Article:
"Philosophy of Design" Course in California High School Challenged


The latest battle over "intelligent design" erupted in California when a local pastor's wife managed to persuade the Lebec, California, school board to allow her to teach a month long elective course entitled, "Philosophy of Design." According to the course description,

the class will take a close look at evolution as a theory and will discuss the scientific, biological and biblical aspects that suggest why Darwin's philosophy is not rock solid. The class will discuss intelligent design as an alternative response to evolution. Physical and chemical evidence will be presented suggesting the earth is thousands of years old, not billions.

Opponents of teaching "intelligent design" in high school biology classes have sometimes argued that it might be OK to teach it in comparative religion or philosophy classes. The Lebec "design" course is evidently not what they had in mind and now the liberal activist group, Americans United for Separation of Church and State, along with 11 local parents, are suing to get the course stopped. Even the Discovery Institute, which is the leading organization promoting "intelligent design," is queasy about the course. The Institute sent a letter to the school district asking that the course be renamed. Specifically, the Institute's press release notes,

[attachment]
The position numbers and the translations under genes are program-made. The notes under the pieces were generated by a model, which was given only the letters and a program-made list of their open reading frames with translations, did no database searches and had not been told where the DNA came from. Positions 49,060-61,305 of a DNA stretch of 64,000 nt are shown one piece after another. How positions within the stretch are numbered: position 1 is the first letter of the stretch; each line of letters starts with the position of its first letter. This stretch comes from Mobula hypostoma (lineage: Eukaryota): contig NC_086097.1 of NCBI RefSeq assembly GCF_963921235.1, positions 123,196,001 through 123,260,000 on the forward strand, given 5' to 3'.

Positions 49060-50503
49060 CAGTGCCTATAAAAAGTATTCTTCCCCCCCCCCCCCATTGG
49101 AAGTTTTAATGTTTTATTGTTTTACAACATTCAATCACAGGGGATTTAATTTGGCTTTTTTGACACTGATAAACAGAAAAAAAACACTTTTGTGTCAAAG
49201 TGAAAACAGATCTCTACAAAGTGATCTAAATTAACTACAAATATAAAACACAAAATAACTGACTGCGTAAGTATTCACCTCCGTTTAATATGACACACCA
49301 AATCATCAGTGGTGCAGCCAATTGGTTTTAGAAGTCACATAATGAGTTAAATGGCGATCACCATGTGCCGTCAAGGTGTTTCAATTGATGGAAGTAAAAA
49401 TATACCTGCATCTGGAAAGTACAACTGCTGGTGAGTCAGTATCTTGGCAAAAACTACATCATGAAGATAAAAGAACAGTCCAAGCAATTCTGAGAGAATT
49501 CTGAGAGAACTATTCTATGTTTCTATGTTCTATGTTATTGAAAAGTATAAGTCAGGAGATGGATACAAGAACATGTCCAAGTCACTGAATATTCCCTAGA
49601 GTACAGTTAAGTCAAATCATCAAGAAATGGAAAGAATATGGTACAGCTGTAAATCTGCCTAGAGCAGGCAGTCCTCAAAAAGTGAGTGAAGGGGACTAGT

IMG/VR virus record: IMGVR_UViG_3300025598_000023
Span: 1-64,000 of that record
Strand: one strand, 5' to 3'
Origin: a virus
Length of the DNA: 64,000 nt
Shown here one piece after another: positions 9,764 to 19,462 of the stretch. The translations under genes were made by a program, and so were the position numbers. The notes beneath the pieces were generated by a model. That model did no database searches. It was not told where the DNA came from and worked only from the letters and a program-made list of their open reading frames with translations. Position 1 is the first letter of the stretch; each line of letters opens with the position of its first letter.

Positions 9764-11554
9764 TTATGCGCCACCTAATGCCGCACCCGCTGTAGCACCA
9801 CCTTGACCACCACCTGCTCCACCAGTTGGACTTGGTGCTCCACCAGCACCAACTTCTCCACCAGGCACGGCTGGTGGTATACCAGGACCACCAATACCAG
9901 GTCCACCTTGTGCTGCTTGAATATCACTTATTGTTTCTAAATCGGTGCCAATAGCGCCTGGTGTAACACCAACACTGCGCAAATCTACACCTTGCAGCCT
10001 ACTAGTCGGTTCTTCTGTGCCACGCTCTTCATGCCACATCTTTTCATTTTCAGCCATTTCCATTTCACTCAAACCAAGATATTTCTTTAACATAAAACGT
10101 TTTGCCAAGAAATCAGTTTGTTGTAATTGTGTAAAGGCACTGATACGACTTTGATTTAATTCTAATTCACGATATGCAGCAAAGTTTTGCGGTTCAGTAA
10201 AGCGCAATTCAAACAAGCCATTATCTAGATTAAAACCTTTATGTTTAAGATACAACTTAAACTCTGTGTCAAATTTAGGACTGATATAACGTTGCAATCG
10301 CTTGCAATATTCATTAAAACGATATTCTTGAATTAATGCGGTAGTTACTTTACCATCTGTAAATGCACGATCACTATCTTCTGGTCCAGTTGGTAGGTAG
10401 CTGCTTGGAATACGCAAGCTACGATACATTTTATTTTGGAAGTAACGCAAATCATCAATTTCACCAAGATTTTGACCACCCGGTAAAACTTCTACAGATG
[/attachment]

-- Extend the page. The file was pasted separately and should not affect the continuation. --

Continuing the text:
"In reviewing the course description and syllabus it's clear that the course wrongly mixes intelligent design with young earth creationism or Biblical creationism," said attorney Casey Luskin, program officer for public policy and legal affairs at Discovery Institute's Center for Science & Culture and author of the letter. "As far as we can tell more than half of the course content deals with young earth creationist materials, so the title "Philosophy of design" is misleading."

The Lebec course actually raises some interesting issues. In the first place, it is not being taught in a biology class. Second, it is an elective course. Third, does the course violate church/state seperation? Fourth, is it ever all right to teach even widely believed nonsense in public schools (after all, nearly one-third of Americans believe in astrology)?

I once again offer my solution to the problem–privatize the schools and let parents choose where to have their kids educated. I suspect that competition would reduce "intelligent design" schools to insignificance in the marketplace as parents saw their kids falling behind those being educated in science oriented schools.